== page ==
He told the forum that the DH needed to create a new portal through which patients could view their SCRs. The Health Service Journal recently reported that the NHS Commissioning Board is developing a new website for records access called My Health.
The website will be a “digital multi-channel business development to allow patients to access their own health records and link these to functional transactions, including booking appointments and ordering prescriptions”, the report says.
On GP, Dr Neil Bhatia, who led a campaign against SCRs being created without patient consent, has already said My Health is HealthSpace rebadged, and predicted that it will be a huge waste of money.
Other ways forward
Despite the slow progress of the SCR roll-out, the drive to share relevant patient information among appropriate health professionals is stronger than ever.
This is shown by the development of local shared record schemes in a number of areas including Cumbria and Hampshire.
Dr Paul Cundy, the chairman of the BMA and RCGP's joint IT committee believes that over the next ten years, the GP record will assume the role of the single electronic record.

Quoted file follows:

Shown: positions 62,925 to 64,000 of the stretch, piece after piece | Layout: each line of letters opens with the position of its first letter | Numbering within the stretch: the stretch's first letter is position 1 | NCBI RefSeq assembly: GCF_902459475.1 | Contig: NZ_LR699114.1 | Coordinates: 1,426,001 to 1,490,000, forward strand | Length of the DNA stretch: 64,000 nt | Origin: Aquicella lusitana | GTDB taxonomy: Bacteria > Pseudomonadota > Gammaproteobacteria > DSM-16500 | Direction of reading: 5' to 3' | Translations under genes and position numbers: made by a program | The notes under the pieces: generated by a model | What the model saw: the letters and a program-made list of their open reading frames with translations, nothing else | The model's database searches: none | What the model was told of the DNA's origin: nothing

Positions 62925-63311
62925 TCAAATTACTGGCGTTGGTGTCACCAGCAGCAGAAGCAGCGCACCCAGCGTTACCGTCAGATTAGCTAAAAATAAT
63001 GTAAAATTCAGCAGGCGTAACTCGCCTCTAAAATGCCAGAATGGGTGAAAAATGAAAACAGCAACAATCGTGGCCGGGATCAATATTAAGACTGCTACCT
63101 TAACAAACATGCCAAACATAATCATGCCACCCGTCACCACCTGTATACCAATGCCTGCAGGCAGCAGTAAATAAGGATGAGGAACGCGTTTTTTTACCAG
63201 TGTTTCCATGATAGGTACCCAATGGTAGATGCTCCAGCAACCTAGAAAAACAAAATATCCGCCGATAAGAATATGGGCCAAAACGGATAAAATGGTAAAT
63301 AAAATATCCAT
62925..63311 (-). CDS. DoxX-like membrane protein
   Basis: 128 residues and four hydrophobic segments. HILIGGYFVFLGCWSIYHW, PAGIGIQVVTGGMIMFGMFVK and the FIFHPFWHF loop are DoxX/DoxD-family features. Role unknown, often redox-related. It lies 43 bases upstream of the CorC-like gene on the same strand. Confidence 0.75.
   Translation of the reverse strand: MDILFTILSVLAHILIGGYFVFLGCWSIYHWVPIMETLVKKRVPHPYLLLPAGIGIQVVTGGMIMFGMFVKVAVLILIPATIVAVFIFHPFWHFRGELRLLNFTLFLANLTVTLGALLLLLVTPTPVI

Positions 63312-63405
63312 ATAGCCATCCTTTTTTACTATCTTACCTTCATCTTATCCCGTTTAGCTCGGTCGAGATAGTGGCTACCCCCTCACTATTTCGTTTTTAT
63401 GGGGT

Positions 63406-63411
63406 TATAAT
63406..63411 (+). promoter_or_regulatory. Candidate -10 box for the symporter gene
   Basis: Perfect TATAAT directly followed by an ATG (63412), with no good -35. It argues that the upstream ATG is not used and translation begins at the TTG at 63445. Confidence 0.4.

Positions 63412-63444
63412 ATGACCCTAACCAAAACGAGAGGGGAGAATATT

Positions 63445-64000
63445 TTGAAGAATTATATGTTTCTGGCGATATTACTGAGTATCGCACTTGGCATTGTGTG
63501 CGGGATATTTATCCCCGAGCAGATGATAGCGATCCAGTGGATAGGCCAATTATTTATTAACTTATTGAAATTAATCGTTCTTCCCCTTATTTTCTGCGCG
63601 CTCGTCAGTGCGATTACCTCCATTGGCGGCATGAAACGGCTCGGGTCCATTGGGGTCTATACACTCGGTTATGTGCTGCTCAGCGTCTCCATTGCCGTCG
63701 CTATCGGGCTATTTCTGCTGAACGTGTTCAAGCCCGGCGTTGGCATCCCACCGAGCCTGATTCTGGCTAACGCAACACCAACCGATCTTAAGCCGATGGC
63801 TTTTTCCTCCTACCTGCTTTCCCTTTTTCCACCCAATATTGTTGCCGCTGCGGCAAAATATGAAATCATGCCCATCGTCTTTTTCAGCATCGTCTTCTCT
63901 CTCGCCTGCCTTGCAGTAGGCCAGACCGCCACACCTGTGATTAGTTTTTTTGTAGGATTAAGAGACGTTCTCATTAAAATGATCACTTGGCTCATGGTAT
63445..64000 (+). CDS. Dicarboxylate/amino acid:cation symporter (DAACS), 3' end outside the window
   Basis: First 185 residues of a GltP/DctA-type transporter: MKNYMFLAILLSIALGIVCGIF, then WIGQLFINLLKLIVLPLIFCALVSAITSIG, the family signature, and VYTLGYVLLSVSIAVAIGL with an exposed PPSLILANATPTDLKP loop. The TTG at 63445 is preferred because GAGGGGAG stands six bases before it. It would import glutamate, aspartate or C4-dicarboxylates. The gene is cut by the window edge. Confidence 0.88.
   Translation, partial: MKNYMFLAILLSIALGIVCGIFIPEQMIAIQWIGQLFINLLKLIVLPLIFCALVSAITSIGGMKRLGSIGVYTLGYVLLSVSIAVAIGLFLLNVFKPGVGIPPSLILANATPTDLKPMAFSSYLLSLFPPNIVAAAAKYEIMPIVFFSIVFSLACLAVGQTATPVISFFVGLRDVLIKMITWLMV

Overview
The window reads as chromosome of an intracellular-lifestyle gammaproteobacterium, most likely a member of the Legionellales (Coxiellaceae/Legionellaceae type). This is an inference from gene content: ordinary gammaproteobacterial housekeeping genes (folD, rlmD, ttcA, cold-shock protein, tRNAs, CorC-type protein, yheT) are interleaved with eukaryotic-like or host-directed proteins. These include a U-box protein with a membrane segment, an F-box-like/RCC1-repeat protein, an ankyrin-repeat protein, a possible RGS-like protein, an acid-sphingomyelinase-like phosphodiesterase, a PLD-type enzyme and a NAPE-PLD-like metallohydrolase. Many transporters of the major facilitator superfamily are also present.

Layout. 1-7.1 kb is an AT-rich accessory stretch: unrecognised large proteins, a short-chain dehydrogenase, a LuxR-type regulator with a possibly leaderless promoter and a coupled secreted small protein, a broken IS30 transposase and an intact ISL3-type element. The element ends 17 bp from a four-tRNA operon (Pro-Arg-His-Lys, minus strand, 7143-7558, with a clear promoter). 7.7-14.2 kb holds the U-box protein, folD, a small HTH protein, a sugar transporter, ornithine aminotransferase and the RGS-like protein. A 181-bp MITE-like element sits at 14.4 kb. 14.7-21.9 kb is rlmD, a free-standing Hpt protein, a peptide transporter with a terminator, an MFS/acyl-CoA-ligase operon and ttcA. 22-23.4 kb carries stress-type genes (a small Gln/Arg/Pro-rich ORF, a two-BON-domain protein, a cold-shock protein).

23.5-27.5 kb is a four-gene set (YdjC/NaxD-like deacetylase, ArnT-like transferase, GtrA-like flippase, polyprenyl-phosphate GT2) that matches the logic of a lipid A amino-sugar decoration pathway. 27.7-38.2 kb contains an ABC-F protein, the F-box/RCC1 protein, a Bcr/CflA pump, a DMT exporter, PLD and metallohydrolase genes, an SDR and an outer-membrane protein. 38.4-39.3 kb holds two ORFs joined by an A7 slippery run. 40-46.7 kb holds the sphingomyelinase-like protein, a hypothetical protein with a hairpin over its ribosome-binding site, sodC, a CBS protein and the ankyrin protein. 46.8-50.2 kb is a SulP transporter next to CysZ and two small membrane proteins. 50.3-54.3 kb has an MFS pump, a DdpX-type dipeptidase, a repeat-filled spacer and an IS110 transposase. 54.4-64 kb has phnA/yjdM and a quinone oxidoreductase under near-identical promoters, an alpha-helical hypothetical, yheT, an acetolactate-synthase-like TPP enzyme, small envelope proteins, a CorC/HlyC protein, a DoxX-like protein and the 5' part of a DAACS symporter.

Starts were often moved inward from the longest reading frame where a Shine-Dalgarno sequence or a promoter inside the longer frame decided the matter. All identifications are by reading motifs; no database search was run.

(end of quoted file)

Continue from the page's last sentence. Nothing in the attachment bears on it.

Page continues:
“Increasingly people are looking to link up to or add to or extract from the GP record and that’s because it’s so far ahead of anything else that you could develop that it’s the natural place at which to start,” he explains.
“The concept of the GP record becoming the default single electronic record for the patient - that’s fine. We have for the last 60 years acted as the collator of the patient history and that will just bolster our position as the patient guardian.”
Dr Cundy also predicts that over the next decade, there will be a social media effect on health records, starting with lots of “app like applications” and integration of personal communication devices such as mobile phones and iPads into health care.
Emailing GPs, booking appointments and checking results on line will be “taking off in a big way,” he argues.
“Ten years ago when they first told us (GPs) what they were going to do to us (as part of the NPfIT). We were initially worried, then we realised it wasn’t going to happen and it was just a matter of time - of waiting - until it fell apart. And it fell apart.”